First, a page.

Circadian Clock Regulation of the Secretory Pathway



Proteins destined for secretion move from the endoplasmic reticulum (ER, the site of synthesis) to Golgi cisternae then onto the cell surface in transport vesicles. Although the mechanism of anterograde and retrograde transport via vesicles is well understood the temporal coordination of transport between organelles has not been studied. Here we show that the extracellular levels of collagen-I (the most abundant protein in vertebrates) are 24-h rhythmic in tendon, which is the richest source of collagen-I. Rhythmicity is the result of circadian clock control of the secretory pathway via ER-ribosome docking, Tango1-dependent ER export, phosphodiesterase-dependent Golgi-ER retrograde transport of Hsp47 (a collagen molecular chaperone), and Vps33b-dependent post Golgi export, which pause collagen-I transport at each node in the pathway during a 24-hour cycle. The structure and mechanical properties of tendon are also 24-hourly rhythmic. Thus, the circadian clock is a master logistic operator of the secretory pathway in mammalian cells.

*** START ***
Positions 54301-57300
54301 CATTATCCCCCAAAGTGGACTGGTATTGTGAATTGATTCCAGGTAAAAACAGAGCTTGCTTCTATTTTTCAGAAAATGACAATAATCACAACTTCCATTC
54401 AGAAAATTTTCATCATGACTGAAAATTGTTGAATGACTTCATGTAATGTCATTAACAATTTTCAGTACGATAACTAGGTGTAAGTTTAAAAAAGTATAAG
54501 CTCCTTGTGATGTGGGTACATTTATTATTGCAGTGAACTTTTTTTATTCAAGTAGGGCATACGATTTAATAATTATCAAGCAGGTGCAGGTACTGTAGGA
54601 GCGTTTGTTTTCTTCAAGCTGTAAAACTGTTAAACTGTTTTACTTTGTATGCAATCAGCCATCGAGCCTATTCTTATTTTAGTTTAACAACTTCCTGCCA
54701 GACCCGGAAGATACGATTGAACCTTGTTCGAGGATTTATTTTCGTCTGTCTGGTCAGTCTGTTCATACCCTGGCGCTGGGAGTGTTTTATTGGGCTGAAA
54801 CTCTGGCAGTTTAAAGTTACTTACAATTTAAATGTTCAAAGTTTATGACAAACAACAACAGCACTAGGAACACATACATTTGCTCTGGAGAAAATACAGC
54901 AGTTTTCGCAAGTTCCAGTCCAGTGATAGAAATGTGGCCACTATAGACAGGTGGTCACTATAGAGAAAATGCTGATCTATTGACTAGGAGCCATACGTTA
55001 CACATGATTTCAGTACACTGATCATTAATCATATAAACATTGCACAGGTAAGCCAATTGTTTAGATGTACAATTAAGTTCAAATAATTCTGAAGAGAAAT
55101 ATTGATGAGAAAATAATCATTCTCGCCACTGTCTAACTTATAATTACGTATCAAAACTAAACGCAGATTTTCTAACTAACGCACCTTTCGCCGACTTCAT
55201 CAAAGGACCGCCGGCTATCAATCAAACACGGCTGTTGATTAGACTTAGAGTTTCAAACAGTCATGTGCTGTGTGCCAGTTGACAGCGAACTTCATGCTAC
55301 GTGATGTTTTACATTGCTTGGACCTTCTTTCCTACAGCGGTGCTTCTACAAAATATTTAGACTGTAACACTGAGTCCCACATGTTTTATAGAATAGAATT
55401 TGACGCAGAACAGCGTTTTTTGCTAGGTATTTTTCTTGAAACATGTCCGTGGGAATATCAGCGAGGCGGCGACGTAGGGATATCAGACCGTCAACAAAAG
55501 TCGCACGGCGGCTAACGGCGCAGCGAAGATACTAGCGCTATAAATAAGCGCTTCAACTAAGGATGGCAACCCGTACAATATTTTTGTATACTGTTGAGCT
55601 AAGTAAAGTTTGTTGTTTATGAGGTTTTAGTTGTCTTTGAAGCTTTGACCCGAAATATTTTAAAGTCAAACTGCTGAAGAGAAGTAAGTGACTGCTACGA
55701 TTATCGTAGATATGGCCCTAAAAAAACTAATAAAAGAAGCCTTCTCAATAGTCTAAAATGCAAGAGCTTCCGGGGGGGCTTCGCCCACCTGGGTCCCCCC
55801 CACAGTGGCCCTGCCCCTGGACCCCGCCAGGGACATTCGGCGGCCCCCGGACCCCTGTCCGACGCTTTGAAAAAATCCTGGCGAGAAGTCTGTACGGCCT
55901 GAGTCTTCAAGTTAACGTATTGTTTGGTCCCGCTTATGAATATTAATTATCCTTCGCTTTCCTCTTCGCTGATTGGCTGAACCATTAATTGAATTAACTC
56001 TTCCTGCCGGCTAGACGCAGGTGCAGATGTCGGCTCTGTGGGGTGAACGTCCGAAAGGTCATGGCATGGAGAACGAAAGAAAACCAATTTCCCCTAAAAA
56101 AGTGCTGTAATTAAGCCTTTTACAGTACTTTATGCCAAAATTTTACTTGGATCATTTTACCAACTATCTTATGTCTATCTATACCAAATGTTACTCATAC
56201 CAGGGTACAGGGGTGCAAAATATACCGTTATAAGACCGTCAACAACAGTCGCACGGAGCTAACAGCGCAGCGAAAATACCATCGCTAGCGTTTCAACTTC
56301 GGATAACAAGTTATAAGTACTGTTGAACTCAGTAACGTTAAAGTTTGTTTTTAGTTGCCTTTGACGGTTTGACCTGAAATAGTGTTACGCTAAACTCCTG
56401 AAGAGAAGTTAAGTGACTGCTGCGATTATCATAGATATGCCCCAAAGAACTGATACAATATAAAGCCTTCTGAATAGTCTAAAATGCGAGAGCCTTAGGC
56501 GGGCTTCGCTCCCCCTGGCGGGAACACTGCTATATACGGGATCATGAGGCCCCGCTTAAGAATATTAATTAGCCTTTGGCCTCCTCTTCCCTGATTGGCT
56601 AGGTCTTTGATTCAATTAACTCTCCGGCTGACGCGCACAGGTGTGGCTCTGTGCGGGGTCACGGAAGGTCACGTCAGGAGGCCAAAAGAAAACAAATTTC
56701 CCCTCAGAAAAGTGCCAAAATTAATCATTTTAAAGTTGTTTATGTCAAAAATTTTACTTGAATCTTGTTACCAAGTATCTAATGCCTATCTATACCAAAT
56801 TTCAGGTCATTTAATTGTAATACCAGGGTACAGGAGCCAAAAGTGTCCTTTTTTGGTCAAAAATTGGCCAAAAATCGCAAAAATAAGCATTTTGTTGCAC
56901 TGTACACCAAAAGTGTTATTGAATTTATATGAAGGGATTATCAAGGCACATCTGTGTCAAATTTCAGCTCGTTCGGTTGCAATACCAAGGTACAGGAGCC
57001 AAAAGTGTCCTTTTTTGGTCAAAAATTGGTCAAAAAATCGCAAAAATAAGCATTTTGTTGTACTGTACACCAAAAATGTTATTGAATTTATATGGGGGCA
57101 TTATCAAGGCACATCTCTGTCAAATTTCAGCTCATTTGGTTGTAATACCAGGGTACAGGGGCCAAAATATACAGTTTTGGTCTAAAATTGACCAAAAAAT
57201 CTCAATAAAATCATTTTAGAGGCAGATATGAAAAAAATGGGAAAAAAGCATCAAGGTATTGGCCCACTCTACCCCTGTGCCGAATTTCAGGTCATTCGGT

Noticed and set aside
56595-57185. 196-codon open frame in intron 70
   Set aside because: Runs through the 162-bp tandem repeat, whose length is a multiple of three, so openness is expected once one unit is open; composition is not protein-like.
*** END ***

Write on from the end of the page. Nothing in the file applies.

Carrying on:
Date made available2019
PublisherPRoteomics IDEntifications Database
Date of data production28 Oct 2019


  • Collagen
  • mouse
  • tendon
  • Protein trafficking

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